While the present invention is susceptible of embodiment in various forms, there is shown in the drawings and will hereinafter be described a presently preferred embodiment with the understanding that the present disclosure is to be considered an exemplification of the invention and is not intended to limit the invention to the specific embodiment illustrated.
Referring now to the figures and more particularly to FIG. 1, there is shown a pivotal display rack system 10 in accordance with the principles of the present invention. The rack system 10 is configured to permit mounting a shelf or media M, such as a painting and the like, within a wide range of inclinations including a generally horizontal orientation and a generally vertical orientation.
For purposes of the present discussion, the term media, represented as M in the figures, includes paintings, posters and other flat stock visual articles. It is to be understood that the term media also includes shelves and like supporting structures which may be mounted in a horizontal orientation, and at orientations at angles relative to the horizontal.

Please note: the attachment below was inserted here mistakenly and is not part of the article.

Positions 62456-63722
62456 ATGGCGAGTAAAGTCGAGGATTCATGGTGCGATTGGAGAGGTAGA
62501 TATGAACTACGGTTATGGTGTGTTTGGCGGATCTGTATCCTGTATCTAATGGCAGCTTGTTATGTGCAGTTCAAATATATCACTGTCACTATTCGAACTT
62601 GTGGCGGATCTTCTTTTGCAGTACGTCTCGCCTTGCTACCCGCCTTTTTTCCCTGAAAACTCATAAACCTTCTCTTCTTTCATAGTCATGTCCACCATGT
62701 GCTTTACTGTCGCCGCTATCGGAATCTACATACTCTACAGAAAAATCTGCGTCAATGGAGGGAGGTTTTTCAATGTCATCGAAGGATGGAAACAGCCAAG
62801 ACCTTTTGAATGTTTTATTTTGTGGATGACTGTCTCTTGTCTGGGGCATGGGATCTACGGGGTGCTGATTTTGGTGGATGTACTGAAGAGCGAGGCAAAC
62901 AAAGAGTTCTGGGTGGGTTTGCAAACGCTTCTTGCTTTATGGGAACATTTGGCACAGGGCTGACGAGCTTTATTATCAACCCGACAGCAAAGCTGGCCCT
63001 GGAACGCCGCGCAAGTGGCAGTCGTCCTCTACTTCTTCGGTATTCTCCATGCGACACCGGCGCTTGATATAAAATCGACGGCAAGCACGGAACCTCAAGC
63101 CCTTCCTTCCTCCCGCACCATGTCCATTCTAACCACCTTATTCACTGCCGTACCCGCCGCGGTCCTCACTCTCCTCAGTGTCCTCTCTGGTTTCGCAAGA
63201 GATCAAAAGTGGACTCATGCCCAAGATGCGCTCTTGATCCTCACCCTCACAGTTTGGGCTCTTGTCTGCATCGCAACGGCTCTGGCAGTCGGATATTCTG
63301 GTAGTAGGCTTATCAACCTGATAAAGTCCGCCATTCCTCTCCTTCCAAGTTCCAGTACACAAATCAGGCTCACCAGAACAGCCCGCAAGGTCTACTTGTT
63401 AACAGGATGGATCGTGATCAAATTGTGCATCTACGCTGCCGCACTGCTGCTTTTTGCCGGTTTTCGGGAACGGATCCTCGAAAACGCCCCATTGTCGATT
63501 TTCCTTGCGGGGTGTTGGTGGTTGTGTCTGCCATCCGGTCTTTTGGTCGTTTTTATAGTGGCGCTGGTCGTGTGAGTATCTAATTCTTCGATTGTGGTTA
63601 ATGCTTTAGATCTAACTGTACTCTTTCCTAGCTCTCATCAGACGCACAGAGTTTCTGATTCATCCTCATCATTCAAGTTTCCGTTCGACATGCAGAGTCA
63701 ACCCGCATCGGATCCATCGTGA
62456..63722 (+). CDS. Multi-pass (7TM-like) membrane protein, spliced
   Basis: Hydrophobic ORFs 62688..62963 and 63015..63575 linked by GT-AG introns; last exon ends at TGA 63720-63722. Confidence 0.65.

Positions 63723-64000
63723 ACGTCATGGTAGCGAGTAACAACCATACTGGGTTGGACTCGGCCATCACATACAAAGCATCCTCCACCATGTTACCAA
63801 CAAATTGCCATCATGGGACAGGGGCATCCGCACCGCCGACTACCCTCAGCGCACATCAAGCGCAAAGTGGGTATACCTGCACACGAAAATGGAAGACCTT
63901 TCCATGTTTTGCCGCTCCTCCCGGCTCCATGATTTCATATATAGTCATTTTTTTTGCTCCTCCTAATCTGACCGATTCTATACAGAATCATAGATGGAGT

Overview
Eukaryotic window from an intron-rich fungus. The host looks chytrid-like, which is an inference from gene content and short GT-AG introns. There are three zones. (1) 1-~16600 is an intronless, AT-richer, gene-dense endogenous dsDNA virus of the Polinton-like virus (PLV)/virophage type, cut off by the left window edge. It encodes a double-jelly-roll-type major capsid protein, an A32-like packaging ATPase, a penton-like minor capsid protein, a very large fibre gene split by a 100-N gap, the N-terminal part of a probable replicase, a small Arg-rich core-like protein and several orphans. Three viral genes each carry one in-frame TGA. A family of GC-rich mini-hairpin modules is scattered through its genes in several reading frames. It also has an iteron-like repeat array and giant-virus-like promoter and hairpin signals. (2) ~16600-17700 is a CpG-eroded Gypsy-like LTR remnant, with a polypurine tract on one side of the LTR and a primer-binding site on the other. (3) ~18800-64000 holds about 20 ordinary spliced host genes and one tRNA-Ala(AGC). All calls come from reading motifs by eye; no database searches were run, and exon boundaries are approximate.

As shown in FIG. 1, the system 10 allows the media M to be inclined upward toward the viewer, such as when a viewer's line of sight is above the media M. Likewise, the system 10 permits the media M to be inclined downward toward the viewer, such as when a viewer's line of sight is below the media M.
The flexibility of the present system 10 essentially provides for mounting such media M in a range of inclinations of 360° so that the user can design and erect a customized, aesthetically pleasing and interesting display system 10. Moreover, the system 10 is configured such that the media M inclinations can be readily changed without, for the most part, the use of tools.